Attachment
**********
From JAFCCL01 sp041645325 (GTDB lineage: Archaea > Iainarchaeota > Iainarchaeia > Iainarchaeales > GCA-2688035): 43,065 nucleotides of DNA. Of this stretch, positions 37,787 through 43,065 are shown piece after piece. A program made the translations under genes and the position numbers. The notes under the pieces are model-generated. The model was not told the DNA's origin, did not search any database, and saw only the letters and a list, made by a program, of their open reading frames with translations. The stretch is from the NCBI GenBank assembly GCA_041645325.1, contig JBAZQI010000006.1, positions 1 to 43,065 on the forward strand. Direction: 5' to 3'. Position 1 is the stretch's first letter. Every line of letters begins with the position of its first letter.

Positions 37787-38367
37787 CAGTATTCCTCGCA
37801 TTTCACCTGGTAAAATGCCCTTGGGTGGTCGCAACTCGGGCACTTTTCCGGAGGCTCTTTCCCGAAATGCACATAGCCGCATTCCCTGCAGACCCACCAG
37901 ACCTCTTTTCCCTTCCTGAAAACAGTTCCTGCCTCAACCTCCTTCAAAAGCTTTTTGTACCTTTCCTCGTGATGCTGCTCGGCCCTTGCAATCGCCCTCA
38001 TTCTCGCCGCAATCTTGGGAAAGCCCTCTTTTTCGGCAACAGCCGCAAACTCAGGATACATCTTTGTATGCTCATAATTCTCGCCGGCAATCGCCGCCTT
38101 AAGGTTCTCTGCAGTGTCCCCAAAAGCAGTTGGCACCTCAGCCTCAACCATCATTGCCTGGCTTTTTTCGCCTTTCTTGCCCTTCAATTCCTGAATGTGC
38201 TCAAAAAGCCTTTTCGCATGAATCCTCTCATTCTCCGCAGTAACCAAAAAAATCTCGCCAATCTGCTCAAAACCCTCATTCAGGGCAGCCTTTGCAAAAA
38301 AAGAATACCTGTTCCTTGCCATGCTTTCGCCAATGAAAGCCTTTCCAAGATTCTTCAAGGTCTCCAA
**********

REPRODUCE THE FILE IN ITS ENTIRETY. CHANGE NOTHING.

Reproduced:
From JAFCCL01 sp041645325 (GTDB lineage: Archaea > Iainarchaeota > Iainarchaeia > Iainarchaeales > GCA-2688035): 43,065 nucleotides of DNA. Of this stretch, positions 37,787 through 43,065 are shown piece after piece. A program made the translations under genes and the position numbers. The notes under the pieces are model-generated. The model was not told the DNA's origin, did not search any database, and saw only the letters and a list, made by a program, of their open reading frames with translations. The stretch is from the NCBI GenBank assembly GCA_041645325.1, contig JBAZQI010000006.1, positions 1 to 43,065 on the forward strand. Direction: 5' to 3'. Position 1 is the stretch's first letter. Every line of letters begins with the position of its first letter.

Positions 37787-38367
37787 CAGTATTCCTCGCA
37801 TTTCACCTGGTAAAATGCCCTTGGGTGGTCGCAACTCGGGCACTTTTCCGGAGGCTCTTTCCCGAAATGCACATAGCCGCATTCCCTGCAGACCCACCAG
37901 ACCTCTTTTCCCTTCCTGAAAACAGTTCCTGCCTCAACCTCCTTCAAAAGCTTTTTGTACCTTTCCTCGTGATGCTGCTCGGCCCTTGCAATCGCCCTCA
38001 TTCTCGCCGCAATCTTGGGAAAGCCCTCTTTTTCGGCAACAGCCGCAAACTCAGGATACATCTTTGTATGCTCATAATTCTCGCCGGCAATCGCCGCCTT
38101 AAGGTTCTCTGCAGTGTCCCCAAAAGCAGTTGGCACCTCAGCCTCAACCATCATTGCCTGGCTTTTTTCGCCTTTCTTGCCCTTCAATTCCTGAATGTGC
38201 TCAAAAAGCCTTTTCGCATGAATCCTCTCATTCTCCGCAGTAACCAAAAAAATCTCGCCAATCTGCTCAAAACCCTCATTCAGGGCAGCCTTTGCAAAAA
38301 AAGAATACCTGTTCCTTGCCATGCTTTCGCCAATGAAAGCCTTTCCAAGATTCTTCAAGGTCTCCAA